Tuesday, January 11, 2011

Beowulf translated by Burton Raffel

"But a monster still lived, and meant revenge/She'd brooded her loss, misery had brewed/In her heart, that female horror, Grendel's/Mother, living in the murky cold lake/Assigned her since Cain had killed his only/Brother, slain his father's son/With an angry sword. God drove him off,/Outlawed him to the dry and barren desert,/And branded him with a murderer's mark. And he bore/A race of fiends accursed like their father [. . .]"

This wasn't the first book I intended to read, much less review this year. I had hoped to start with Demons, but my student teaching assignment had other plans. As I re-read Beowulf in preparation for the beginning of the new semester in a couple of weeks, a review began to form in my head. I began to read my old high school copy, the much touted Seamus Heaney translation, then found out my class would be using the older Burton Raffel translation. For the sake of this review, I find this just fantastic. I love translated literature and I love comparing translations from different writers and the effect the different styles and wording have on the reader.

Like most, I truly admire the Seamus Heaney translation. It is masterful, it is literary, it employs techniques that exhaust me just imagining the effort required to remember and effectively use them for an entire epic poem. Raffel's translation, on the other hand, is much easier to read. Not only do I still appreciate the action of the story, I feel like I'm sitting around the fire in a mead-hall listening to a king's favorite storyteller extol the feats of a great warrior.

I was gripped anew by the fight between Beowulf and Grendel, the underwater fight with Grendel's mother, and the pain of the Geats surrounding the funeral pyre of their King. The story itself is familiar to a modern reader, both because many of us have read it, and in that much of it has been used in huge numbers of stories since then: dragons, monsters, fate, fame, kings, treasure and revenge. It employs all of the elements of an epic poem in the most barebones way possible: in just over 3000 lines (about 125 pages, compared to 500 pages for The Odyssey) our hero goes on a quest, defeats a monster, journeys to the underworld to defeat yet another monster, returns home victorious and lauded by all, then faces a final challenge at the end of his life. This final challenge claims his life, but he still defeats the ancient evil that has been buried deep within the earth. In one of the most moving of literary passages, he is lauded and mourned by his people as the flames of his funeral pyre swallowed his body and riches.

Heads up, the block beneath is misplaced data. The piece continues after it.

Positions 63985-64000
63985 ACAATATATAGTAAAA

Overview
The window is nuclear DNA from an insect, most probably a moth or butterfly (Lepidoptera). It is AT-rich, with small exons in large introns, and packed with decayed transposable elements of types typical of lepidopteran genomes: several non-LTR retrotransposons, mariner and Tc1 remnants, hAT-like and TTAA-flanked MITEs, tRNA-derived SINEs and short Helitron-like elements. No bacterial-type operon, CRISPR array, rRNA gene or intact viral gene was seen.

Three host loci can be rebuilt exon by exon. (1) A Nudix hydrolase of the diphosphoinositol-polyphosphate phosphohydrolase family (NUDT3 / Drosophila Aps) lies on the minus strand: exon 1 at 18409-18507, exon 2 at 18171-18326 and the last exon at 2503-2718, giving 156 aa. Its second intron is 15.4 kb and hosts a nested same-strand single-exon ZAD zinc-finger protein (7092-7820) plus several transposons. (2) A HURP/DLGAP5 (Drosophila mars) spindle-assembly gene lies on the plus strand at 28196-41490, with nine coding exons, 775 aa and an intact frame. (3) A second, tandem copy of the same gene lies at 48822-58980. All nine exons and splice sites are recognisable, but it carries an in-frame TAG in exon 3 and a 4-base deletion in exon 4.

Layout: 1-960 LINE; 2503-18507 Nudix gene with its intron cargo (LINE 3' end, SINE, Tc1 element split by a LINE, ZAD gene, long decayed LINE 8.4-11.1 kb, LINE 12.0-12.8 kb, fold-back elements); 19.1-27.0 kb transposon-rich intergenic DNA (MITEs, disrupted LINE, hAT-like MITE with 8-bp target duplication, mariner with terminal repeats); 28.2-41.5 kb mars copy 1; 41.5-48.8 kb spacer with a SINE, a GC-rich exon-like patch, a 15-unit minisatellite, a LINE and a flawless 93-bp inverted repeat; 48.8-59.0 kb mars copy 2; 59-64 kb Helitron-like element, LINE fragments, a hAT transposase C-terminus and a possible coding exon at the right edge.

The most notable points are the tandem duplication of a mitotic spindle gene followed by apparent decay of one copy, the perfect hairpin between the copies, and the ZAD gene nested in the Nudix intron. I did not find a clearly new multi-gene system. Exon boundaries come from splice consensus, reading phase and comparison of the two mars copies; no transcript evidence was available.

There are elements of written oral traditions that I find difficult to read - namely, the tangents. The stories of the greatness of Hrothgar and Beowulf's ancestors, the warning inherent in the tale of Siegmund and his pride in his own great deeds. While I had trouble leaving off and picking up the main story around the shorter stories within it, I appreciated how the poet used those tales to give weight to the tradition of storytelling in this tradition. Overall, for sheer literary technique I would recommend Heaney's translation, the way that he tries to stick to the format of the Anglo-Saxon poet is impressive and commendable. For a first introduction to Beowulf or for pure enjoyment of the story rather than the craft of it, I would recommend Raffel's translation. If you're as much of a language nerd as I am, pick up both and compare.


Brent Waggoner said...

Dostoevsky's Demons? That's a great book. It was my last review last year.

Dani said...

I saw that and thought it was fantastic! I'm still planning on getting to it soon(ish), but all that silly responsibility stuff is going to have to come first.

Christopher said...

Finally, a reason to use that "Burton Raffel" tag.

Dani said...

I do what I can.